Herds of boys had followed him out; the same herds who, in reality, sit in the back of his class and throw pencils and jeers in his direction. But now, he was the one in control. He alone held all the power. He was king of the school.
The other boys cowered away as he took a step towards them, and the smile on his face widened. He pulled one out of the crowd, ﬁst clamped on the collar of his shirt. The boy he had chosen was the gang's ringleader, the usual instigator of the torture the other boys would inﬂict, quite possibly the very worst of a very bad lot. He was big and strong, but now his usual conﬁdence had drained oﬀ his face as he shuddered in the shadow of the school's new king.
That new king pulled back his other ﬁst and landed the boy a hit across the face. He didn't let him fall though; that would be too easy. Instead, he hit another and another, until the ringleader's face was streaming with blood. Only then did he toss his to the ground, though he wasn't done yet.
Power and satisfaction coursed through every inch of him as he drew his leg back, ready to inﬂict some more serious pain. Until he felt a new pair of eyes on him, and paused to look around. His gaze landed on the chirpy boy who had tried hopelessly to defend him.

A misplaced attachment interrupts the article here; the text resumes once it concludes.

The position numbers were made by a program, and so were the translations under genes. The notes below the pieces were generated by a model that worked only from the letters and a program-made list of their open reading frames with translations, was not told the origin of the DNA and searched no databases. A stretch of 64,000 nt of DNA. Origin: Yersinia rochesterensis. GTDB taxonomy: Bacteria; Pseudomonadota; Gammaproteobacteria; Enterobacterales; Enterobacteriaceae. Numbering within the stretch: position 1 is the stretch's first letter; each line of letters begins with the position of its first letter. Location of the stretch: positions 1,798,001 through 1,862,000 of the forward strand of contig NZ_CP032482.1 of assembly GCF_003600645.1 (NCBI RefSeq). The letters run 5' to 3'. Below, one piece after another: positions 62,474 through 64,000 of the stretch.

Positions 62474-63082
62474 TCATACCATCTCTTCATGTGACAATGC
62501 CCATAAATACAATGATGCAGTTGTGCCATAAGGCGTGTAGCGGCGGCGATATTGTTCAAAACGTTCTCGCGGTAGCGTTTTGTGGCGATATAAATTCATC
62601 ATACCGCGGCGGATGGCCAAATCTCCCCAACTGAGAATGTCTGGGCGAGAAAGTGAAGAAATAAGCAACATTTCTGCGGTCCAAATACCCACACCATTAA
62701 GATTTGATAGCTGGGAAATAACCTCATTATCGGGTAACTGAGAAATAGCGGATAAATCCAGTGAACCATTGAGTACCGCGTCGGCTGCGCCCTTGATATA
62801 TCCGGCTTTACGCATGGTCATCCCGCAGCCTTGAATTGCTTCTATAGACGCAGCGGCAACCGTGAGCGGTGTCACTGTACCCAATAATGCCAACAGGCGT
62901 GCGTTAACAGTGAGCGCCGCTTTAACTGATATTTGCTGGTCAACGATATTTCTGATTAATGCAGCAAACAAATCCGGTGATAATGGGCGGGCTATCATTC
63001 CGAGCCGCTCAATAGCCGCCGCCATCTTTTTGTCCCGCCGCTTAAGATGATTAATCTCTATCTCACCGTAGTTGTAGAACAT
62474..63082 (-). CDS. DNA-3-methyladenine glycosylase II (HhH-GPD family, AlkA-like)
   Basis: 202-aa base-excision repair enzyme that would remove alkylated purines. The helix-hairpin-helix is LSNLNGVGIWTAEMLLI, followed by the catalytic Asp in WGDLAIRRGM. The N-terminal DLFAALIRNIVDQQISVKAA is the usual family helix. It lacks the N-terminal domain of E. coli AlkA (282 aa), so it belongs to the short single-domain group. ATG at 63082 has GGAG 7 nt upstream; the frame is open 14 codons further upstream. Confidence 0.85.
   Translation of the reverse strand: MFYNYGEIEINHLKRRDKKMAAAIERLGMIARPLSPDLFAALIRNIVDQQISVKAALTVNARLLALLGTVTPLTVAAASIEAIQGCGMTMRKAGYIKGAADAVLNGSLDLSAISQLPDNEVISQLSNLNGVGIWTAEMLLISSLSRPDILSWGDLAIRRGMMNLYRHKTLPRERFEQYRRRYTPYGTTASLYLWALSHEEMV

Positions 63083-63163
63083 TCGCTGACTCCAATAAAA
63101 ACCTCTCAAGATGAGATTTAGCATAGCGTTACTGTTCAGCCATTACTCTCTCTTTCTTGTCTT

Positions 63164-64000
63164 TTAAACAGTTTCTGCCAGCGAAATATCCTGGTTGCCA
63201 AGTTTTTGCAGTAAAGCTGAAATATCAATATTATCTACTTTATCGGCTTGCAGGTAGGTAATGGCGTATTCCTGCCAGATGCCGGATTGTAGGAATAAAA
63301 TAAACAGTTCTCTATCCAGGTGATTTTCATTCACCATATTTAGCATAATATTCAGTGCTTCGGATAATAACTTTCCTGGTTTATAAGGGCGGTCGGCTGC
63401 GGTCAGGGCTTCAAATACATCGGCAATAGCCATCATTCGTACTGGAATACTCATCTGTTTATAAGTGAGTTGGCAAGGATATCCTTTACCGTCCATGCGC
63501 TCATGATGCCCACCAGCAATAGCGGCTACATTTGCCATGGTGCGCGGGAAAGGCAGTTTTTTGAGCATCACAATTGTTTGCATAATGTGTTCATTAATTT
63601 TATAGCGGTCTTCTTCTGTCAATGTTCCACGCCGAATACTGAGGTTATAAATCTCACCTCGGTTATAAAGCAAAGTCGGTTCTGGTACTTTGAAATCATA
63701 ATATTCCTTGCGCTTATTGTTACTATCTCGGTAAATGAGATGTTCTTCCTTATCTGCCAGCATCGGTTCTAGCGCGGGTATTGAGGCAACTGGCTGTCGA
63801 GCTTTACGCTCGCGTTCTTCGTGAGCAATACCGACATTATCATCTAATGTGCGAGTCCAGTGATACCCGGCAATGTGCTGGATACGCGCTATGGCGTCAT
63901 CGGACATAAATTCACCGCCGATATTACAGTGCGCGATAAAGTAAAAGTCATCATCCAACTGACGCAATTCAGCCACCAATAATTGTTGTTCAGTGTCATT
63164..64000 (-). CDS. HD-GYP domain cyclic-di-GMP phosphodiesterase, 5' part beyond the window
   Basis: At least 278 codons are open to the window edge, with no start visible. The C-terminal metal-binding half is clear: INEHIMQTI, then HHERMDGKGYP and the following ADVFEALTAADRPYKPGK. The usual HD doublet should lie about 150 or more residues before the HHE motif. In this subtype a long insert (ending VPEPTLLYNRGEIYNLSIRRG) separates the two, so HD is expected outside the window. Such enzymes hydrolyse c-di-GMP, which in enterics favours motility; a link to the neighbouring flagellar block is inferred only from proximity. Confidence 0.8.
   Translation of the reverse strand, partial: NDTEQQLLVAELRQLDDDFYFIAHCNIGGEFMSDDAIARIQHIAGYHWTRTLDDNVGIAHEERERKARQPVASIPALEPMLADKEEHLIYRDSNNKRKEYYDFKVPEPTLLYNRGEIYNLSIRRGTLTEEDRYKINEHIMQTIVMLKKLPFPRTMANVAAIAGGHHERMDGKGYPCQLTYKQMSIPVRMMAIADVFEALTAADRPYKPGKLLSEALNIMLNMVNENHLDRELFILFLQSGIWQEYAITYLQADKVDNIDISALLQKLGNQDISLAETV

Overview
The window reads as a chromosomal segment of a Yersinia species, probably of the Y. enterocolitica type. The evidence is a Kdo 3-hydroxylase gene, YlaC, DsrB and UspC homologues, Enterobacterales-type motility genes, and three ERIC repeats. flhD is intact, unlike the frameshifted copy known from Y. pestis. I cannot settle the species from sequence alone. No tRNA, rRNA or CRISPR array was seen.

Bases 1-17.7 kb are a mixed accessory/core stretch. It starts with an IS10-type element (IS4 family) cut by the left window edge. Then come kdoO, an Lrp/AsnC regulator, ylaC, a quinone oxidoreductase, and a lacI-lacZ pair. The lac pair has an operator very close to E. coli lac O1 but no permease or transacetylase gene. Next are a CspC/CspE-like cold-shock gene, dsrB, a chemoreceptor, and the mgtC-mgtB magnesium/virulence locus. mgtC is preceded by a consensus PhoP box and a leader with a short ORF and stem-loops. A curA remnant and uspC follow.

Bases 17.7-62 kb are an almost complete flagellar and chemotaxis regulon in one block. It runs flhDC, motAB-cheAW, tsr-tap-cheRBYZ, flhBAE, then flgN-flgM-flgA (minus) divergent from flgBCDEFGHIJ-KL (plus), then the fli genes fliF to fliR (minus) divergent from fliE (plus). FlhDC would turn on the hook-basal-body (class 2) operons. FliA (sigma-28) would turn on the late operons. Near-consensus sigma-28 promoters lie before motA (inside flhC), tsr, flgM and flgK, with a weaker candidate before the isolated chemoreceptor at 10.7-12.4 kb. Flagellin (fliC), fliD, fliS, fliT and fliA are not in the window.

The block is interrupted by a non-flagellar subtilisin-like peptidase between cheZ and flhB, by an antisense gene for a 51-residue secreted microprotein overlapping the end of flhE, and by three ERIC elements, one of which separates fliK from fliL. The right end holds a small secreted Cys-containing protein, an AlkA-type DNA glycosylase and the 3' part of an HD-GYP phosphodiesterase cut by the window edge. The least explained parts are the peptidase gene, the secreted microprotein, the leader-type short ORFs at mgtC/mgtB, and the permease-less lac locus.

But this boy's eyes were no longer friendly, nor were they full of respect, nor fear. Instead, the boy's eyes were ﬁlled only with disappointment.
Suddenly, he felt smaller than he had ever felt before. The smirk was wiped from his face, the power and pride that had rippled through his bones had vanished. All that remained was an empty, lonely feeling in his chest and the churning discomfort of disgust lodged in his stomach.
By wanting this power, this control, was he any better than the boys who tormented him day in and day out? Had he been born into a different life, one that allowed him to have their power, would he have been just the same? What good would that lonely power have done for him anyway, other than turn him into one of the animals like them?A tap on his shoulder pulled him out of his daydream and back to the present. He blinked a few times, bringing his attention back to the classroom. Class had just ended and the pushing and shoving had already begun again out in the corridor. Life was as it normally was. With one exception.
“Hey,” the boy beside him said. “Hey, James. I seen the lads at the back are giving you a lot of hassle. Is everything okay or is there something I can do to help out?”
He blinked again. He didn’t think this chirpy boy would know his name, let alone bother to ask if he was okay. Slowly he nodded, a gentle smile spreading across his face, much softer than the smirk he had worn in his daydream.
“I – thanks for asking,” he said quietly. “I think I could use a little help, if that’s okay with you.”
The other boy smiled, and suddenly he felt ten feet tall. Maybe, he thought to himself, that power from his daydream wasn’t what he wanted at all. Maybe he just needed a friend.
The other boy put a warm hand on his shoulder and gave it a pat, and a warmth spread through his bones despite the frost outside. Not the balmy warmth of his daydream, but something altogether nicer. The warmth of hope.
He didn’t need a reversal of order at all. He just needed a friend.